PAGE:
By blacking out the default Firefox start page and using social media, Mozilla reached 40 million people with its anti-SOPA/PIPA message. According to a stats wrap-up just posted to the Mozilla blog, 30 million people in the US saw the start page’s call to action, 1.8 million visited its mozilla.org/SOPA info page, and the effort generated 360,000 emails to Congress.
Additionally, Mozilla sent out messages to 9 million people via Facebook, Twitter, and its Firefox + You newsletter, over 20,000 retweeted or Liked these messages, and Mozilla drove 600,000 visits to the EFF’s Strike Against Censorship Page.
For comparison, here’s how Ars Technica and others tabulated the contributions of some big web properties:
Mozilla’s action didn’t have the scale of Wikipedia or Google’s effort, but it should still be commended for doing its part. Next week when the Senate votes, we’ll see if yesterday’s web-wide protest made a difference.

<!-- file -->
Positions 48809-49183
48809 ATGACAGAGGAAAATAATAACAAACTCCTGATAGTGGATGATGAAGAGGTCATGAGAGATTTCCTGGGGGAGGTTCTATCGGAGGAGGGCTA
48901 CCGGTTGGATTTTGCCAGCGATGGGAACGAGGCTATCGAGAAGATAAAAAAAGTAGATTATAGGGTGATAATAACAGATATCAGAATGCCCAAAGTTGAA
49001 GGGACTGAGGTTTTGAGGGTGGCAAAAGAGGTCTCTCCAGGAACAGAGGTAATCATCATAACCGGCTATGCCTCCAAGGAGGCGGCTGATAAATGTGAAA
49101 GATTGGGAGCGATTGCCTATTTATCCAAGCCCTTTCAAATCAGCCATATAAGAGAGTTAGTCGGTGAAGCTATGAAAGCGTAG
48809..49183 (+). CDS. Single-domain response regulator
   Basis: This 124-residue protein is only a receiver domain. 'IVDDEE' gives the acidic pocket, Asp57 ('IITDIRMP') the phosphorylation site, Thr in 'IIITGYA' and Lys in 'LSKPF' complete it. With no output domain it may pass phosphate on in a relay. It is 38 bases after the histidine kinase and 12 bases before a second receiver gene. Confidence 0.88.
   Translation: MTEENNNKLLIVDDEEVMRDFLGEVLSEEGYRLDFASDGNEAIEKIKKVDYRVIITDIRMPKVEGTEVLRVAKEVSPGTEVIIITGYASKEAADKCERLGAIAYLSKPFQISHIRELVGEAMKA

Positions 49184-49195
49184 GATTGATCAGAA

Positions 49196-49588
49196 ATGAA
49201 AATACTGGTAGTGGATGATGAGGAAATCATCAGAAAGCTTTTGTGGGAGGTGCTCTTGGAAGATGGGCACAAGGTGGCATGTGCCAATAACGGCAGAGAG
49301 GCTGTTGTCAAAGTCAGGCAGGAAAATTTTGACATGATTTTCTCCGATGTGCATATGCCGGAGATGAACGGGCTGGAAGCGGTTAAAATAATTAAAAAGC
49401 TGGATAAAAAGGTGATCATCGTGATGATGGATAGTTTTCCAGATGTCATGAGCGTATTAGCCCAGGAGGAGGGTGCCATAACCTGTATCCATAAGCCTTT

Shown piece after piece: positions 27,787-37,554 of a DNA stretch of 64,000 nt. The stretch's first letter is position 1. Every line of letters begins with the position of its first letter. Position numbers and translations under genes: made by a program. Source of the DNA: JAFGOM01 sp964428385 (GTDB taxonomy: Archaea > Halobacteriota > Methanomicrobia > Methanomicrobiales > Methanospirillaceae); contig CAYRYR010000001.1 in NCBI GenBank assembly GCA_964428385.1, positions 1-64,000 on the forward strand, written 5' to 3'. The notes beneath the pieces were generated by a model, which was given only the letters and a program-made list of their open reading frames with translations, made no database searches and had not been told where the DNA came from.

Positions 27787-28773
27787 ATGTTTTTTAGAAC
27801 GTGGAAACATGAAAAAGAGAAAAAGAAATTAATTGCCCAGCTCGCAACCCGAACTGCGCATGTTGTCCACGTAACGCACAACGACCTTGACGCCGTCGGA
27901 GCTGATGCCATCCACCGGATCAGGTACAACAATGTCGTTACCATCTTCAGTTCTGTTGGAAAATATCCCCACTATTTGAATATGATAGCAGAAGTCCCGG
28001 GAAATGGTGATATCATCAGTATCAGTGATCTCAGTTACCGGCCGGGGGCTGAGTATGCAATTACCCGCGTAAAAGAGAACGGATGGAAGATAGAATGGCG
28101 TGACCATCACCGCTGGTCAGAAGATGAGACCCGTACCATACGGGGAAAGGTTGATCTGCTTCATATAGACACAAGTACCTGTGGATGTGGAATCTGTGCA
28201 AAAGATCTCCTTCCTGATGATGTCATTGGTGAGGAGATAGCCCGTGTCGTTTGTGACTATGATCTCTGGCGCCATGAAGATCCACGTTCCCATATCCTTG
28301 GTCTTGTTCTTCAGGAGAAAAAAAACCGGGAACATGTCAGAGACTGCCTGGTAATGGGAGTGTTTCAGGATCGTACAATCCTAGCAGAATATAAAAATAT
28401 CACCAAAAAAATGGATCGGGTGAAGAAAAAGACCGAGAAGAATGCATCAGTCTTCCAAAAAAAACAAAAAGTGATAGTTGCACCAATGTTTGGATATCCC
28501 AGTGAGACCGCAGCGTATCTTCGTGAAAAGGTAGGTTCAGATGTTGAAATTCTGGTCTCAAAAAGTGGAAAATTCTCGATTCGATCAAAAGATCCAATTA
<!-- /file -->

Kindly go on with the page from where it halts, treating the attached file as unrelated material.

For more info on the protests and their impact, check out TechCrunch’s stream of online piracy legislation coverage
[Image Credit: SayNotes]
Born from Netscape’s 1998 open sourcing of the code base behind its Netscape Communicator internet suite, Mozilla Firefox currently holds approximately 22.48% of the world market for internet browsers as of April 2009. Version 1.0 was released on November 9, 2004 after a series of name changes, and within a year close to 100 million downloads of the browser technology had occurred. The following two years saw upgrades to version 1.5 in November 2005 and 2.0 in October 2006....